Image source: GTD Cheatsheet: the Workflow, lifedev.net.
I won’t be showing any more flowcharts after this, don’t worry, but this one is important.
It’s a representation of the workflow put forward in David Allen’s book ‘Getting Things Done.’ Now I’m assuming that there are a good number of people here already infected with the cult of Getting Things Done, or “GTD”.
To explain a little, GTD is a system for achieving tasks. You record a task you need to do, allocate it to a project, then either do it, defer it, or trash it.
The cleverness of GTD is not that it’s a system for achieving tasks. It’s that it’s a system for keeping you motivated to run the system for achieving tasks. It helps you start. It gives you reasons to continue. It helps you start again with a blank slate if you get overwhelmed, you know, to get back on the wagon.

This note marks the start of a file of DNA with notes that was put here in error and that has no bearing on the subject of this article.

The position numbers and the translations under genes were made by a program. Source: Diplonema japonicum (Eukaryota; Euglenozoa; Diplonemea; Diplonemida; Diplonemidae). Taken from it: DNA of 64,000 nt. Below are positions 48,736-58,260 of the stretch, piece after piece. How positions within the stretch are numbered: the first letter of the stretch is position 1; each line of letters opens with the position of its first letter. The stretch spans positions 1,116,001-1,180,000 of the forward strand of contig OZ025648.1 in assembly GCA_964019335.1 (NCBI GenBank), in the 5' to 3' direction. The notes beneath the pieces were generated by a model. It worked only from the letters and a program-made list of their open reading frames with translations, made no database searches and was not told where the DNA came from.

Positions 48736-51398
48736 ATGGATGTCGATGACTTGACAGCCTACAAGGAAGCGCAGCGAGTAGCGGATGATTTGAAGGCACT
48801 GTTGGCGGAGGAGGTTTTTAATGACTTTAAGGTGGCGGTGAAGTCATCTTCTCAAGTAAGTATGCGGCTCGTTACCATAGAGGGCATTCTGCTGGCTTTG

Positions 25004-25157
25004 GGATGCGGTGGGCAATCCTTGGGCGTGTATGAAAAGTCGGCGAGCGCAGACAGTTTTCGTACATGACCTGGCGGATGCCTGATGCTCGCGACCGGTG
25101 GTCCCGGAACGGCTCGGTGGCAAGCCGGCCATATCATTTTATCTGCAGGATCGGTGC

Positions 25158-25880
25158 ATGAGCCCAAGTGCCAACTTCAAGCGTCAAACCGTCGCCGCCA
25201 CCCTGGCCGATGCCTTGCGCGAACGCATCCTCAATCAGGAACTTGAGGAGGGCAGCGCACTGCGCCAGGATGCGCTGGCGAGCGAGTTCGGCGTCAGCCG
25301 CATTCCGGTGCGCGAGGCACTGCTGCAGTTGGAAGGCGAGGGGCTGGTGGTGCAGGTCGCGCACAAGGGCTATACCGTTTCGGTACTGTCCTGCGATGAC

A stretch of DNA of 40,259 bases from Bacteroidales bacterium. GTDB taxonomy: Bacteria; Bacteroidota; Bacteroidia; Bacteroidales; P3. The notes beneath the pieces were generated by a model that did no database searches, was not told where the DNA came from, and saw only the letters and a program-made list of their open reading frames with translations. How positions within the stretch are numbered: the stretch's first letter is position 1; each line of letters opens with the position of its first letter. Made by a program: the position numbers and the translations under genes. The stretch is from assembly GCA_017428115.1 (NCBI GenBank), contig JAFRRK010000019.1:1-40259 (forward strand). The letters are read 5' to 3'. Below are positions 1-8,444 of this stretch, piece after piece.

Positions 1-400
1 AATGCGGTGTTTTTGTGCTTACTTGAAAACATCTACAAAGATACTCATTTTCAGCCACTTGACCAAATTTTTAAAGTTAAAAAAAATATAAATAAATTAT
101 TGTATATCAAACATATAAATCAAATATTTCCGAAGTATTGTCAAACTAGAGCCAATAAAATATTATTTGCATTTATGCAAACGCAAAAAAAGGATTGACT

It contains small and big rewards.
What’s more, it has a catchy name which advertises itself, and it’s easy to grasp too so when you tell your friends about it they remember it. So it’s a system that contains its own growth cycle too. Very clever.
What this reminds me of is something called a finite-state machine, which is a model of how computers work. It’s very much like the internal combustion engine. The petrol – the gas, sorry – goes through a number of states: it’s in the tank, it’s in the cylinder, it’s vaporised, it’s ignited, and so on.
Likewise a computer moves through different states: waiting for input is the main one. Then an event will trigger a chain of other states: check the mouse, update screen, send an instruction to a window, wait for response, return to checking the mouse again.
Sometimes a computer will, like an internal combustion engine, blow up or stall. We call these crashes and freezes. The incredible thing is that it keeps going, it keeps getting things done.
This is so much like what I mean by the metaphor, “Web as movement.” I wanted to put all of these together in a bucket and see what happened.